The Active Mobility Manifesto aims to recover the public space to live the cities

On February 1st, the presentation of the Active Mobility Manifesto. A conference organized by the public-private collaboration and innovation alliance ‘El Futuro de la Movilidad’ and organizations such as the Ministry of Transport, Mobility and Urban Agenda; Ministry of Health; municipalities of Alcorcón, Madrid, Las Rozas, Elche and Seville; Provincial Council of Vizcaya; EMT from Madrid; Decathlon; Network of Cities for the Bicycle; Network of Cities that Walk; Walking Coordinator; Coordinator in Defense of the Bike (CONBICI); Association of Brands and Bicycles of Spain (AMBE); LIVALL; bird; Air Mobility; Wifly; gocleer; and Cyclosphere.

As this manifesto states: “The near future should bring cities with better collective public transport, of course electrified with renewable sources, and a much more significant weight of active mobility (walking and cycling). Active mobility has the virtue of diverting users from private cars and improving the autonomy of people, especially the elderly and children. It also promotes optimal air quality, healthier, habitable, sustainable and resilient environments”.

And it is that active mobility produces, in short, enormous value to society as a whole in terms of mobility, accessibility, habitability, health, economy, equity, sociability and sustainability. Benefits not only for people who move on foot or by bicycle, but also for those who do not, as it frees up space and reduces air and noise pollution.

“It is time for all the agents to collaborate and work together to illuminate a shared vision regarding the present and future of active mobility, building a reference for local entities that helps the deployment of bold policies and the implementation of ambitious lines of action ”explains Sergio Díez, CEO and founder of Connected Mobility Hub, who points out that despite the social and political support enjoyed by active mobility, and especially by bicycle, “it is necessary to continue advancing in policies and measures that normalize and generalize its use. This is a key issue to meet the objective of reducing CO2 emissions by 55% in 2030 compared to the 1990 level”.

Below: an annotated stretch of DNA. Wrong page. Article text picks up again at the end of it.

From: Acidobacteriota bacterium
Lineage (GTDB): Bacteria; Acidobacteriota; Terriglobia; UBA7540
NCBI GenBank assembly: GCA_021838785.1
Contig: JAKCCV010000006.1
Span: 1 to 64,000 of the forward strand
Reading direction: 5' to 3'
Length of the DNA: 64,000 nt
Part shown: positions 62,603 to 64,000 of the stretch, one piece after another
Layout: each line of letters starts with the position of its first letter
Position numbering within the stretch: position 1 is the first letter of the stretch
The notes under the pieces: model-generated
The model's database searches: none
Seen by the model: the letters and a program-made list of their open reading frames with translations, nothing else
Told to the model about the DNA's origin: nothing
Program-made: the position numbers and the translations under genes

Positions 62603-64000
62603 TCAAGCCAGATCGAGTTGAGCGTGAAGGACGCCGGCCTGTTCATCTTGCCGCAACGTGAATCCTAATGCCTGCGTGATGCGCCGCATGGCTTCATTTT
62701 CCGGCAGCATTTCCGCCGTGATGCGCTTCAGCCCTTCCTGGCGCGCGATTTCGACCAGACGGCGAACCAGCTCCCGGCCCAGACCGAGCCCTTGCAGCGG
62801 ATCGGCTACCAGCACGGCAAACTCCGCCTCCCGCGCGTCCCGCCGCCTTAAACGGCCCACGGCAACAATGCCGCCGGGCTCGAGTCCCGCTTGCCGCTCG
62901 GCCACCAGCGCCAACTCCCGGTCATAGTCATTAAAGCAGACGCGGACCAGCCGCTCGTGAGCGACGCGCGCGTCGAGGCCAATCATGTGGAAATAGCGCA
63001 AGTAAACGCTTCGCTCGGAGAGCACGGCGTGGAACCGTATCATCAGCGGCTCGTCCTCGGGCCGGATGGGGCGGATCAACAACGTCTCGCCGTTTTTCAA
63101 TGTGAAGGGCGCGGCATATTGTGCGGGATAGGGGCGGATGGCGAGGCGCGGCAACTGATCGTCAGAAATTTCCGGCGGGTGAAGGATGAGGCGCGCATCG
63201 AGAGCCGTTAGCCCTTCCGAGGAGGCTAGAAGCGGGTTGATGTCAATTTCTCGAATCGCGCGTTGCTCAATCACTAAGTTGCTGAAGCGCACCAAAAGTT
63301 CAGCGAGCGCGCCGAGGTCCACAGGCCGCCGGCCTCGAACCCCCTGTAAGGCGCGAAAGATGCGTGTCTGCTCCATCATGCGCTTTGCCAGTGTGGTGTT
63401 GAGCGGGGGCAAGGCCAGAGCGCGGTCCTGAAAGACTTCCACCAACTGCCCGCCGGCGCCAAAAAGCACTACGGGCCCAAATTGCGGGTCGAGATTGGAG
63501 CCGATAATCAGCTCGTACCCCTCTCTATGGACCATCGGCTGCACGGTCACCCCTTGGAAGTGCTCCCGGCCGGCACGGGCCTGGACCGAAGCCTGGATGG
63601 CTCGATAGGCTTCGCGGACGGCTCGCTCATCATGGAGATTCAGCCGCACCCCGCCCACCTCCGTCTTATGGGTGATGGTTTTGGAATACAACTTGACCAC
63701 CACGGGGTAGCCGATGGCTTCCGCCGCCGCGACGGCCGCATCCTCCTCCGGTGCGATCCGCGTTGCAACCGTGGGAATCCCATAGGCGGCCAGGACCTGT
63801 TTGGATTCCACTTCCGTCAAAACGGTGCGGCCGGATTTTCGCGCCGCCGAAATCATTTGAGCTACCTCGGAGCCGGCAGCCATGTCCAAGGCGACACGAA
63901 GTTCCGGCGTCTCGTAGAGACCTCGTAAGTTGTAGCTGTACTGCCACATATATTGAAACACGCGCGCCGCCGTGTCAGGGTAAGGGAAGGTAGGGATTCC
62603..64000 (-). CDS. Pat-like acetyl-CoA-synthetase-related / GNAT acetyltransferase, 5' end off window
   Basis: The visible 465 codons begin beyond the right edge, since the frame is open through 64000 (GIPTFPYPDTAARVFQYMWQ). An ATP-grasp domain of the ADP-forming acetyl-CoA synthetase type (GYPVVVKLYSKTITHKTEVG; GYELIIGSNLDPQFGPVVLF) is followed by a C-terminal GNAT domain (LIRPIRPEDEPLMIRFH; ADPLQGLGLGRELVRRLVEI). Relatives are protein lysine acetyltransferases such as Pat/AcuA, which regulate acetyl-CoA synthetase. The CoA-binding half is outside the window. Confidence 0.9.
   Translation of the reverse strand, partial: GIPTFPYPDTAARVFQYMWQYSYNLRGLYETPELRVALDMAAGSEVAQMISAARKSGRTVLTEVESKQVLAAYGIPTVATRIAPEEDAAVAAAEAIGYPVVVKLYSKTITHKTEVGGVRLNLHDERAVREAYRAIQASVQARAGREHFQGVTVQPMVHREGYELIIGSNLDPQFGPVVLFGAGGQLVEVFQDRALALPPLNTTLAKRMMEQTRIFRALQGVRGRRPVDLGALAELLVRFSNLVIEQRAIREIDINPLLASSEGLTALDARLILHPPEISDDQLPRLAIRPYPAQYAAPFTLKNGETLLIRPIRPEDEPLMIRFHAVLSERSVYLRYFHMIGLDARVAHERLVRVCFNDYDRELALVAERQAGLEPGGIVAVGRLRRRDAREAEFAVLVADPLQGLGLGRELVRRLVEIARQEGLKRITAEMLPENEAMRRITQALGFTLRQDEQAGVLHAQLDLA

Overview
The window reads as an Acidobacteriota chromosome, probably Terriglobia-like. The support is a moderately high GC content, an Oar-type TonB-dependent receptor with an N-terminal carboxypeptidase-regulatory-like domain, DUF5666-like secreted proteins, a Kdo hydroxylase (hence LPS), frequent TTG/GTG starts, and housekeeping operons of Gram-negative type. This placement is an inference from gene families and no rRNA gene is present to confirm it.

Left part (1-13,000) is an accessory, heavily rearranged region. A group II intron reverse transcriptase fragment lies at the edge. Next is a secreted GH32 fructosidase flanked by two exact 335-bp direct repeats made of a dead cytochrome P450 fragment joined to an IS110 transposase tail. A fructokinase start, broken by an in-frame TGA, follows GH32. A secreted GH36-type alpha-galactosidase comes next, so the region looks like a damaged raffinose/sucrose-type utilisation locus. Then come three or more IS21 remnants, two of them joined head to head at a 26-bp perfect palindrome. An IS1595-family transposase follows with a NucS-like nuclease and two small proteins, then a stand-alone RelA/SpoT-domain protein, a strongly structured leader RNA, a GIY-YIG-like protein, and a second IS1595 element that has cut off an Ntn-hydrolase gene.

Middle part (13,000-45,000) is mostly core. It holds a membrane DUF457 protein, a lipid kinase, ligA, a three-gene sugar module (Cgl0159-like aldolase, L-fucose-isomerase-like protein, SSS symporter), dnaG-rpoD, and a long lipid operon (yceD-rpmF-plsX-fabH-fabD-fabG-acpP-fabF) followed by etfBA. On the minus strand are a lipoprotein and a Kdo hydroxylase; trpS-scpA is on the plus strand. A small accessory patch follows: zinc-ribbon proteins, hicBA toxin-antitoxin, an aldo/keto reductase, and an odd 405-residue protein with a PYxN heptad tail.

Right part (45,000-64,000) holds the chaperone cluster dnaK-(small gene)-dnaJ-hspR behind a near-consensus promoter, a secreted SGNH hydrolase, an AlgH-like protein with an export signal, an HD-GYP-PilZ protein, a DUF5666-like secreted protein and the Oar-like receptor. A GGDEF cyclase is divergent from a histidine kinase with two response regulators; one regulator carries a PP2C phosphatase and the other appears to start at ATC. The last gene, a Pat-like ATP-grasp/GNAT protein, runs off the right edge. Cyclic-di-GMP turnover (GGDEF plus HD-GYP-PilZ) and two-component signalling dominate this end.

Four major areas of intervention

The manifesto identifies four large areas of intervention: urban planning, public space, intermodality and communication and incentives. As he explains:

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  • Must be intervene on the city scale with an urbanism that generates closeness, mix uses and functions and consequently minimize the need to travel long distances. Only in this way can we reduce the dependence on the private car in our daily mobility.
  • Public space is the essence of our cities. After many years in which a large part of the public space has been used for the circulation and parking of private cars, its recovery for the public as a place to meet, stay, play, walk, socialize and practice sports is now being claimed, as well as unequivocal guarantee of citizen rights such as accessibility, health, safety, physical and mental well-being, thermal comfort, etc.
  • The intermodality between active mobility, particularly the bicycle, with collective public transport allows for a notable increase in the radius of public transport service, covering a greater proportion of the population. When collective public transport is electrified with renewable energy sources, this intermodality between bicycle and public transport is the only way to guarantee accessibility in urban peripheries under conditions of environmental sustainability. This represents a real and effective alternative to the use of the private car, and allows active mobility to be framed within a multimodal transport system that satisfies the different needs of citizens in relation to their daily mobility.
  • Generalize the cultural and paradigm shift of mobilitymaking broad layers of the population adopt active modes, requires a huge effort at the level of communication, awareness, alignment of incentives and coordination of sectoral development plans.

Along these lines, and as highlighted by Luis Morales, head of institutional relations at ‘El Futuro de la Movilidad’, “This is a very necessary manifesto for various reasons such as energy, climate, social and health. We cannot continue moving like this, that is why this change involves a new model”.

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